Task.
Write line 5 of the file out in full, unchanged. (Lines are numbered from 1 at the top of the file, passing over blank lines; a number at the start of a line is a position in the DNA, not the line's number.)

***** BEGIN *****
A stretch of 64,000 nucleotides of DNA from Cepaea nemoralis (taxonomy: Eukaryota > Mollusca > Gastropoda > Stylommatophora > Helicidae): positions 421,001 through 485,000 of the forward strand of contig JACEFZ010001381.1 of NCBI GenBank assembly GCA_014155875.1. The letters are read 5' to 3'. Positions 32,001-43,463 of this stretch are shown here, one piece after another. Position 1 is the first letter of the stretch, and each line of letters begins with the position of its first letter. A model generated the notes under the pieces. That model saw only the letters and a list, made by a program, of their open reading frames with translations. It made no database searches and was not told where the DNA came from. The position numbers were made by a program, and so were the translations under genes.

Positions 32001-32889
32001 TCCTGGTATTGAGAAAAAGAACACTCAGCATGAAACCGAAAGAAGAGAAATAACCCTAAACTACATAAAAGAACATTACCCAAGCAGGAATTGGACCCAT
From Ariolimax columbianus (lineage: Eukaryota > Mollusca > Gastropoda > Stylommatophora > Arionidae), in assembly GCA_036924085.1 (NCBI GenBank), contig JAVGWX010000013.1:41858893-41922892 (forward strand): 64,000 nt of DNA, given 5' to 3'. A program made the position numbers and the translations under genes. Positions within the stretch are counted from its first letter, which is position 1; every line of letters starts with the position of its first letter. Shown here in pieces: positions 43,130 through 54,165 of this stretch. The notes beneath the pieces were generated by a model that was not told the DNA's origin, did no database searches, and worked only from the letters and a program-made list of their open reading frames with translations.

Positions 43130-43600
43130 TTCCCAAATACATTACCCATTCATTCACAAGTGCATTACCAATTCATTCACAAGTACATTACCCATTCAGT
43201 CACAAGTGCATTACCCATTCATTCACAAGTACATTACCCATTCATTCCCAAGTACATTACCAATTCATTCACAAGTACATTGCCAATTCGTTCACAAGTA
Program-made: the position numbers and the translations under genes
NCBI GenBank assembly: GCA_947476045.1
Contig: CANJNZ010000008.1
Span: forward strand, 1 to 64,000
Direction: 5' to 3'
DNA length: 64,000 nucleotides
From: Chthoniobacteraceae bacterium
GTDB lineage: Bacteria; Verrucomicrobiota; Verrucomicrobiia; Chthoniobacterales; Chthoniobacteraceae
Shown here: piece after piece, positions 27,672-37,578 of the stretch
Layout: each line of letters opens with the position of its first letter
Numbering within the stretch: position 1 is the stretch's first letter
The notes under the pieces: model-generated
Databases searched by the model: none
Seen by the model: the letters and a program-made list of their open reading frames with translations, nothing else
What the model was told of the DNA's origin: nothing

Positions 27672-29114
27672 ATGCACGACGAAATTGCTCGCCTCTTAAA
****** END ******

Positions 43130-43600